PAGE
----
Candidate Forum: Cook County Board President Candidates Talk About Strategies for Curbing Violence

Video: Cook County Board President Toni Preckwinkle and challenger Richard Boykin face off on “Chicago Tonight” June 15, 2022. (Produced by Paul Caine)

Cook County Board of Commissioners President Toni Preckwinkle and Oak Park lawyer Richard Boykin clashed over whether Preckwinkle’s efforts to reform the county’s criminal justice system is fueling the surge of crime during a debate held Wednesday evening on “Chicago Tonight.”

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Boykin, who was a fierce critic of Preckwinkle while he represented the 1st District on the Cook County Board of Commissioners between 2014-18, said Preckwinkle’s effort to reduce the number of people held before their trials in Cook County jail was the wrong approach.

“The current administration has failed to keep us safe,” Boykin said, adding that Cook County is facing a “public safety crisis” and a “public health crisis.”

However, Preckwinkle said efforts she has championed alongside State’s Attorney Kim Foxx and Cook County Chief Judge Tim Evans, were designed to ensure that those charged with non-violent, low-level crimes were not held before their trial because they could not afford bail.

Preckwinkle said the county planned to spend $65 million on violence prevention plans during three years to address the root causes of crime, and prevent people from reoffending.

The surge in crime has hurt the economy of Chicago and Cook County, Boykin said.

Boykin said he would “stiffen the penalties” for those who are convicted of carrying a gun and prevent their release on electronic monitoring.

Cook County is not responsible for enforcing laws, Preckwinkle said.

“The big challenge in Chicago is the corrosive relationship between police and community,” Preckwinkle said. “That is a long-standing challenge in Chicago. We’re the wrongful conviction capital of the country. When you don’t have confidence between police and community, it is hard to get the cooperation you need to solve crimes.”

Preckwinkle said crime has increased because of the systemic inequities Chicago faces, including unemployment, poverty, substandard schools and food deserts.

Preckwinkle said there is no evidence that efforts to reduce the use of cash bail and impose electronic monitoring has caused the crime rate to increase.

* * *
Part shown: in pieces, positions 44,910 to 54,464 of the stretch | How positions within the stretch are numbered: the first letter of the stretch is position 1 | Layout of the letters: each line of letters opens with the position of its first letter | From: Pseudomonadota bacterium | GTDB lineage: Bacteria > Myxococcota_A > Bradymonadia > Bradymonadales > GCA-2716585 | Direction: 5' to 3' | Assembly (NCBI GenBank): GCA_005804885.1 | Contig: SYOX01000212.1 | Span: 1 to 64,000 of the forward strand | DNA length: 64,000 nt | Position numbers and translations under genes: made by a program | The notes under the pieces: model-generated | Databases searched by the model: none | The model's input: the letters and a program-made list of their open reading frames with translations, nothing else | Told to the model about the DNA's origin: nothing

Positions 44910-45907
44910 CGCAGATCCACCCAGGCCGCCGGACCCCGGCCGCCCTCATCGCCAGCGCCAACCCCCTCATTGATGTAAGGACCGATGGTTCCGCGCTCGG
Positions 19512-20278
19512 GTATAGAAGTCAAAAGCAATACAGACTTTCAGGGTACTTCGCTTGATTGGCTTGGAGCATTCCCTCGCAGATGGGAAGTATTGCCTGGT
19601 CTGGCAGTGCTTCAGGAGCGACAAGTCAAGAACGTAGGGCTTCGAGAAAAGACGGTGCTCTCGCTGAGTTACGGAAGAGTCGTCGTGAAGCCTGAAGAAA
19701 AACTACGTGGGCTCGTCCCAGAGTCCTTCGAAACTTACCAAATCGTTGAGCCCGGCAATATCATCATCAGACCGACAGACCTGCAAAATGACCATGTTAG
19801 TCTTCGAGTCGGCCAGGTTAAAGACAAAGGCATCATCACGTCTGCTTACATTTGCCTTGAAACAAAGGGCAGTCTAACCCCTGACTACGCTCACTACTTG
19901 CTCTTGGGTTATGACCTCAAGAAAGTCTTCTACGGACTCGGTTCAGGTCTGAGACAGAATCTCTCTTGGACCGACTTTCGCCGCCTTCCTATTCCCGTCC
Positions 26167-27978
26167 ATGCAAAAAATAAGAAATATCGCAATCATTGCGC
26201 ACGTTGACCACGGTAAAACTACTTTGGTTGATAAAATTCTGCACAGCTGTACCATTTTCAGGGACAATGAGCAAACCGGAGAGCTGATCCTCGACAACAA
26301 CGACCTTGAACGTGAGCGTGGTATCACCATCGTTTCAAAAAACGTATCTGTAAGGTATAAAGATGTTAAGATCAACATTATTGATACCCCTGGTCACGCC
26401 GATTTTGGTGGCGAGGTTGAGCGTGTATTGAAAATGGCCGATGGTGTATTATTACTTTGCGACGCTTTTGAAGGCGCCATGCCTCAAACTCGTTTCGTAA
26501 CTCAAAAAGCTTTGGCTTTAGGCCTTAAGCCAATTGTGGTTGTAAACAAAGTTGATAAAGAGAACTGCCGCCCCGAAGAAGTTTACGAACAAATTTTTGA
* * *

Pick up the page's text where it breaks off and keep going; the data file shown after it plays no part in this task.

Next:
Crime rose in 2020 across the nation because of the trauma caused by the COVID-19 pandemic and the economic collapse it triggered.

“All of that kind of unraveled our communities in ways that led to more shootings and murders,” Preckwinkle said.

That has also contributed to the surge of opioid addictions that contributed to the drug-related deaths of 1,900 people in 2021.

“This is a real challenge for us,” Preckwinkle said.

Boykin said the county should fund outreach workers to get services to those in need and fund a youth job program.

Boykin said the surge in crime had fueled a “mass exodus from Cook County.” Boykin said more than 2 million people had left the county in recent years.

However, the 2020 census found that Cook County had 5.2 million residents, about 114,000 less than it had in 2010, according to the 2010 census.

That brought a rebuke from Preckwinkle.

“You can’t just make up facts, I’m sorry,” Preckwinkle told Boykin. “That’s not true.”

Preckwinkle said she was proud the county will launch a test of a cash-assistance program this fall with $41.5 million from the federal COVID-19 relief package signed into law by President Joe Biden in March 2021. It is the largest program in the nation.

Boykin said that while the program was “well intentioned,” it amounted to “just a drop in the bucket” because it would only help 3,250 households for two years, while tens of thousands of county residents live in poverty. He said that money would be better spent helping children being raised by single parents and grandparents.

During his campaign for Cook County board president, Boykin has also served as a spokesperson for Willie Wilson, who is running for Chicago mayor.

Boykin criticized Preckwinkle for supporting a measure to hike her pay, and those of the Cook County board, by 10% in December and automatic annual pay increases tied to inflation of up to 3%.

Preckwinkle said she would expand the amount of behavioral health care provided by the county’s hospital system and explore ways to reduce medical debt.

The county’s hospitals bore the brunt of the COVID-19 pandemic’s impact, providing half of all the charity care in the county at just two hospitals but remained stable during the pandemic.

The primary is June 28.

Contact Heather Cherone: @HeatherCherone | (773) 569-1863 | [email protected]

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